Schools re-united? A new era of collaboration

09 February 2016

09 February 2016 by Bianca Silva Education

Since 2010 over 4,500 schools have become an academy as government policy continues to encourage maintained schools to convert.  After this initial period of rapid growth, there is a sense of consolidation in the sector, with a number of academies seeking to become multi-academy trusts (MATs) and many MATs looking to merge or grow. 

For schools determined to raise standards of teaching and learning across their whole community, the advantages of collaboration can be far reaching.  The benefits include greater development opportunities for leadership teams and teachers as well as the opportunity to share resources, centralise services, and share best practice and efficiencies.  Groups of schools can also benefit from reduced costs when negotiating contracts for services, benefiting from greater economies of scale and achieving better value for money than an individual school would be able to.

MATs are usually made up of between 3 and 15 schools working together within a defined geographical area, with formalised cross-school governance arrangements.  Some are made up of a mixture of primary, secondary and special schools and others are groups of schools all sharing a similar make up. 

One key advantage for pupils is that Teachers are employed by the MAT, enabling staff resources to be moved easily between academies.  This flexibility can open the door to a broader curriculum and a wider choice of specialist subjects, potentially also reducing reliance on supply teachers.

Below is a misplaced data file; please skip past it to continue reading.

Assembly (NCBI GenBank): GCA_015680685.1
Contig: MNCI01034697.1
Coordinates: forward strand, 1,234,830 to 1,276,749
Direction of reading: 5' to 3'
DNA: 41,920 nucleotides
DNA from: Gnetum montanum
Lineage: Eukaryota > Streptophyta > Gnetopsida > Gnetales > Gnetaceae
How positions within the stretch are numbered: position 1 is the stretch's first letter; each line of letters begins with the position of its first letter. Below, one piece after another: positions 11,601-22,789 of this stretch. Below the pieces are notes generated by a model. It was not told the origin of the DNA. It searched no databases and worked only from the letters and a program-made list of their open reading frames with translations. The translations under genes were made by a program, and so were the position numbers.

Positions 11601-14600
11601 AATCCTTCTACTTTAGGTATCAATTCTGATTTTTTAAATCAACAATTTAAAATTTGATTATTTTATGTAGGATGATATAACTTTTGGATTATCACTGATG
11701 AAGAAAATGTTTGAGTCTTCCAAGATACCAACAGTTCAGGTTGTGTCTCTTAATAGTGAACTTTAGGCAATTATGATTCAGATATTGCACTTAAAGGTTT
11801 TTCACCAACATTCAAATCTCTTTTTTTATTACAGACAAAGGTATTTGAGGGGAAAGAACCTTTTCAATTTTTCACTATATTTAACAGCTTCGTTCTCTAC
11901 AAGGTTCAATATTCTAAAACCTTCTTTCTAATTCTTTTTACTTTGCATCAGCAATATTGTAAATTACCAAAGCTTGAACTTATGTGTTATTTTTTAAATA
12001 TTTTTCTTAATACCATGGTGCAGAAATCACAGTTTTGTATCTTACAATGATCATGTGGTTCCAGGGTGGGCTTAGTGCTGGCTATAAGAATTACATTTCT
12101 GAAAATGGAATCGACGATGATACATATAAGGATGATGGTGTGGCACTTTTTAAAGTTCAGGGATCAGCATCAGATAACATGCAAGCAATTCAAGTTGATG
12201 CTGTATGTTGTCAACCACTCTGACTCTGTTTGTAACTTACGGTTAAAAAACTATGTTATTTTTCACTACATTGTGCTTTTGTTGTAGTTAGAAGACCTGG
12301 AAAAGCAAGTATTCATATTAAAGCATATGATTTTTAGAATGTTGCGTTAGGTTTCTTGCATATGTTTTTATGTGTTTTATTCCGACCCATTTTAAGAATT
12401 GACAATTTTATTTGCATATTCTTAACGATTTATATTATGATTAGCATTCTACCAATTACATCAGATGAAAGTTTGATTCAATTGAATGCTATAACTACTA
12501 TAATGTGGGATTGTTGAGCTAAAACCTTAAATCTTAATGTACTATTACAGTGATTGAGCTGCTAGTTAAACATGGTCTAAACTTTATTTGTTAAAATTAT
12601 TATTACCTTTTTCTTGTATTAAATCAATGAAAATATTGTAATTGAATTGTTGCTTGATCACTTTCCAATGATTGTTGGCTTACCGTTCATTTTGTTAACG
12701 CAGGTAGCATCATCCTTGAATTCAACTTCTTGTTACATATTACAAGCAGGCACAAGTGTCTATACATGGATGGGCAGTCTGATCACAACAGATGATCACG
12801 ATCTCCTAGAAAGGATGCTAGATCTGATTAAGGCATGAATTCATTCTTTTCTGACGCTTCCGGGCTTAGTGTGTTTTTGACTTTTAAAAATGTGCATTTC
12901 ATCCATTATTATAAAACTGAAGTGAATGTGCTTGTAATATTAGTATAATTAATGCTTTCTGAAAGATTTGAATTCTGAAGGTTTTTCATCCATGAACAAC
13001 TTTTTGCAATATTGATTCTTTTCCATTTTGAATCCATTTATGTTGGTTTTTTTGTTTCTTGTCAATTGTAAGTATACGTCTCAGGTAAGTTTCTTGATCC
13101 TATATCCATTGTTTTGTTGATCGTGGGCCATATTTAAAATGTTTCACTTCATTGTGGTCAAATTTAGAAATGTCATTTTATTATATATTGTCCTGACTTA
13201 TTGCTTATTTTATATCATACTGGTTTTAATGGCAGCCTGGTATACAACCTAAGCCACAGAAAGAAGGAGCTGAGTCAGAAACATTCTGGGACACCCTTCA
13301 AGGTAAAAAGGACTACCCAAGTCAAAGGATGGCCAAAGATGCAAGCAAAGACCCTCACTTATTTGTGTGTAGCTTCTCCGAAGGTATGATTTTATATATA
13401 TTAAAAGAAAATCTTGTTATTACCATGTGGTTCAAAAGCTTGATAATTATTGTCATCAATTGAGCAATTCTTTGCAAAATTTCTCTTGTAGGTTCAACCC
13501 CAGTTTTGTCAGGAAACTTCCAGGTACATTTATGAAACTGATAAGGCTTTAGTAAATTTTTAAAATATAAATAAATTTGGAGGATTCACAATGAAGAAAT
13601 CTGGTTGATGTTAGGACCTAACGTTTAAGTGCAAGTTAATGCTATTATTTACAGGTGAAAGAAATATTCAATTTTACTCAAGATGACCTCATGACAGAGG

Whilst there are significant benefits to becoming a MAT, it is important to consider all of the implications and consult with all stakeholders, including the local authority. 

The principles of effective governance are well established, but a MAT needs to consider a wider strategic perspective. Governing a group of schools brings with it new challenges, which is why an independent review of a board’s effectiveness and experience is crucial to determine if it is ready for growth.  Financial acumen and the ability to interrogate data, ask probing questions and work effectively as a member of a team are all desirable attributes; as is a mind-set that supports the autonomy and opportunity being part of a MAT brings. 

The key questions you need to consider:

  • What do we want to achieve?
  • How will pupils, teachers, support staff and the wider community benefit?
  • How will the changes influence, impact and improve levels of achievement and learning opportunities
  • How will it impact governance; what will be the structure going forward?
  • What will be the financial implications?
  • What will be the support structure?
  • Do trustees have the necessary skills and are they clear about their responsibilities and accountability?
  • Do other potential schools in the MAT share similar values, vision and philosophy?
  • Do you have confidence the schools and governors can work effectively together?
  • Should an expert be appointed to manage the project to ensure it remains on track?

Specialist Partners at MHA MacIntyre Hudson have experience of establishing, merging and growing multi-academy trusts and can advise and support you every step of the way. 

For further information, or an informal discussion, please contact us.

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